The department has begun a new strategic planning effort to make sure its direction aligns with the land grant mission and the priorities for Texas A&M AgriLife Research, Texas A&M AgriLife Extension Service and the state of Texas.
Smith said she feels like BAEN is positioned well to build on its reputation in the biological and agricultural engineering and agriculture systems management fields. Along those lines, she feels there is a fresh understanding among her fellow department heads that collaborative grants and projects can move science and technology forward and help meet individual and collective objectives, including educating students in rapidly changing fields.
“There is more incentive to collaborate than compete,” she said. “Whether that is co-producing research or developing an interdisciplinary degree program or certificate for students, I feel like there is an understanding among College of Agriculture and Life Sciences departments that pulling in unison and in the same direction helps everyone.”
Smith’s path to department head
Smith previously served as director of the BAEN undergraduate program. As director, she was responsible for accreditation assessments, curricula revisions and compliance, student recruiting and admissions, student disciplinary actions and credentialing of all faculty for teaching. Smith also teaches undergraduate and graduate courses in soil and water engineering and stochastic methods and participates as an undergraduate student advisor.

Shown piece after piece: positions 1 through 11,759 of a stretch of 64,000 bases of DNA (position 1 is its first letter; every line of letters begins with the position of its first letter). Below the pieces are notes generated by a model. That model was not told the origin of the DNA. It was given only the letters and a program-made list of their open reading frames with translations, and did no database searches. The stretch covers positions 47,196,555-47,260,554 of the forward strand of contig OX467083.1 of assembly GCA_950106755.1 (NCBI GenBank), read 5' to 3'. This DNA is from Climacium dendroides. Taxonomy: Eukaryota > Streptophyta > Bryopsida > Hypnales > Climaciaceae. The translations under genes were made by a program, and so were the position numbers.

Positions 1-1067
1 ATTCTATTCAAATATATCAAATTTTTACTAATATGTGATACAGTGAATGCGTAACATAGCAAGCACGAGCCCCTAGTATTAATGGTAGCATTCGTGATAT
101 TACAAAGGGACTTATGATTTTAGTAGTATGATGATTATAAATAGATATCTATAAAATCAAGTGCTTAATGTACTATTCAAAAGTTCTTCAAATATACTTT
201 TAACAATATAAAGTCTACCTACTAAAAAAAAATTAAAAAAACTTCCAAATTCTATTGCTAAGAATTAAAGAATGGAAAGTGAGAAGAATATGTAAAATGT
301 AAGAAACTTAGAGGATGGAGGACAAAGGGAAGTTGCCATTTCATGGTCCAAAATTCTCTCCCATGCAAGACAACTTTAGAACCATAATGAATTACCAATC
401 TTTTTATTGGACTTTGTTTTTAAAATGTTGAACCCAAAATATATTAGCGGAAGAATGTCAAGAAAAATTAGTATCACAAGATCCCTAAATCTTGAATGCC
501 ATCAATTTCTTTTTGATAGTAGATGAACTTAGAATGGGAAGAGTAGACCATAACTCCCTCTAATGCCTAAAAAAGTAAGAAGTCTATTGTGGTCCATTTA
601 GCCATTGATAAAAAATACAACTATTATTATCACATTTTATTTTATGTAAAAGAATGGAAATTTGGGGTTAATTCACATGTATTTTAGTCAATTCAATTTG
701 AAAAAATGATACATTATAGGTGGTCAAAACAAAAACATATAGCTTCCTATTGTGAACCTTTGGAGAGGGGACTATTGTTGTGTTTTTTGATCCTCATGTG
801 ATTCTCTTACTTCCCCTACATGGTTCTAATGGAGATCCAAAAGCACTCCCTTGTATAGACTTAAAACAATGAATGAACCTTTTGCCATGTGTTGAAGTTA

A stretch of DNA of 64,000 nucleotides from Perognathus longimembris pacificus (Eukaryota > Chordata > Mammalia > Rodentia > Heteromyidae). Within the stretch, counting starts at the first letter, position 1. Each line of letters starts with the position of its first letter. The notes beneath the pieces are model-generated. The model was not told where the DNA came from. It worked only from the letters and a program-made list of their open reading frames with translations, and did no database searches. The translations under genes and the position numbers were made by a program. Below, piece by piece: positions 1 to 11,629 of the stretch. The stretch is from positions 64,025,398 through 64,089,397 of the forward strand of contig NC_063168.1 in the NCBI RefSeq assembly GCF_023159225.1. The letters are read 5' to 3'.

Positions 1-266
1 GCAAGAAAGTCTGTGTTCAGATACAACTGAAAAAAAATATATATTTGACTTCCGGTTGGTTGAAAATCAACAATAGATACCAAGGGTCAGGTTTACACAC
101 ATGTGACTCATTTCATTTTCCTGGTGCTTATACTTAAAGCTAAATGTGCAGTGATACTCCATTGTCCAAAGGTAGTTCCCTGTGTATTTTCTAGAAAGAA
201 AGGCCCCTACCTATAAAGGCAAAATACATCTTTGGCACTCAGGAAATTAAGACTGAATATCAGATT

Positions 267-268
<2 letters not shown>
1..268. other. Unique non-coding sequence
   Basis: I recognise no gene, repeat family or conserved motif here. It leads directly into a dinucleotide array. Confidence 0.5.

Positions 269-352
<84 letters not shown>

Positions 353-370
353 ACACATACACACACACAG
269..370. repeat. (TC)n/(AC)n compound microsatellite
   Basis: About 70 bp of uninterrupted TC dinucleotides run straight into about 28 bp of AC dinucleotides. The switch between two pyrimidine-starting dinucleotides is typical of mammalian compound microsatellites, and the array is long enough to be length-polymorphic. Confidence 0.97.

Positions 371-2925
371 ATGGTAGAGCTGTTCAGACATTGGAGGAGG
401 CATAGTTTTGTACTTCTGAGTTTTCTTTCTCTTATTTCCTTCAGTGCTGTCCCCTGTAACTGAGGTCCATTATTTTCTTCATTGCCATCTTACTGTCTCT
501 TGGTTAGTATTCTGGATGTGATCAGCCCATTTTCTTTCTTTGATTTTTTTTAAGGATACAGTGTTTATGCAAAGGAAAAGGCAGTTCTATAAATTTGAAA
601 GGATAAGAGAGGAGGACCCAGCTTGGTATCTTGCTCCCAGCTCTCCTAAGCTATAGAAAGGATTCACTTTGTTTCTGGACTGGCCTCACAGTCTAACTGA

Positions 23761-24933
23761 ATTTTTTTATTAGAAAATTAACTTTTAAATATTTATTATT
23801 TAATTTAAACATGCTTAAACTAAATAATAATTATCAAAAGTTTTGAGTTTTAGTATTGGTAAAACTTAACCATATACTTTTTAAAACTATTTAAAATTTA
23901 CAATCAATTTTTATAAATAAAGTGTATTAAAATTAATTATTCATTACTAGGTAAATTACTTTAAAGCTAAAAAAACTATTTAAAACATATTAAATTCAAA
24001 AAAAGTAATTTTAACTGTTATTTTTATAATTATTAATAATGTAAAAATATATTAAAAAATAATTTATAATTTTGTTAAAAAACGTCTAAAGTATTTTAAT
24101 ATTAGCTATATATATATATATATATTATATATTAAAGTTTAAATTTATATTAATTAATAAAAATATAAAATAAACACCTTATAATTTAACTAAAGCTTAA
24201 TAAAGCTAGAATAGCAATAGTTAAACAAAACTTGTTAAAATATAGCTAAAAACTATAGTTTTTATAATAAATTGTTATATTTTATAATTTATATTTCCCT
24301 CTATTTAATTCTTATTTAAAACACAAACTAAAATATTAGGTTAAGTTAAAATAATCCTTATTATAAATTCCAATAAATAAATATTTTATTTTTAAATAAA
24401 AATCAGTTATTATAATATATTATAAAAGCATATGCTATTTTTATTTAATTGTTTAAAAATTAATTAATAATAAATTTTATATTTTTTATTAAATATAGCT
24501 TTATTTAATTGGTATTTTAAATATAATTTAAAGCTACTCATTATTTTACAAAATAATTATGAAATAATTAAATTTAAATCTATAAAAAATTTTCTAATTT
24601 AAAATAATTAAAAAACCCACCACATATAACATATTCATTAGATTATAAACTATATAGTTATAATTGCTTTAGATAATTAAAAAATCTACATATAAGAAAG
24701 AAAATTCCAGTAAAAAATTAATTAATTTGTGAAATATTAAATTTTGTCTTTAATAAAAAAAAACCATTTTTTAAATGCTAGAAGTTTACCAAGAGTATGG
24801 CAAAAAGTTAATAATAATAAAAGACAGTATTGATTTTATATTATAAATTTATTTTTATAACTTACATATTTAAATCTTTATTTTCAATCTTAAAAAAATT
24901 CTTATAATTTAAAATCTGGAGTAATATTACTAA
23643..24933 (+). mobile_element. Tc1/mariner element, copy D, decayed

As associate department head for academic programs, Smith oversaw and coordinated both Agricultural Systems Management and Biological and Agricultural Engineering academic programs within BAEN. She is also a voting member of the College of Engineering and College of Life Sciences curricula committee.
Smith’s focus as a researcher has been related to hydrology and water quality with an emphasis on utilization, development and improvement of computer simulation and stochastic modeling to address challenges related to climate and land use/land cover changes.
In addition to her longstanding success as a member of BAEN, Smith has been recognized as an industry leader. She was awarded the U.S. Department of Agriculture Excellence in College and University Teaching in the Food and Agricultural Sciences in 2015 and named a fellow to the American Society of Agricultural and Biological Engineers in 2020.
Smith graduated with a master’s degree in Biosystems and Agricultural Engineering at Oklahoma State University, and a doctorate in Biological and Agricultural Engineering from North Carolina State University.
“I’ve been at the university for a long time, and I think the department is in a good place. I am excited about our future,” she said. “We know the challenge is to make our work relevant and impactful and to push the boundaries of our field. But, as problem solvers, we also know challenges represent opportunity. I look forward to working with department faculty and engaging with other departments here and other stakeholders outside the university to ensure BAEN is a part of the solution.”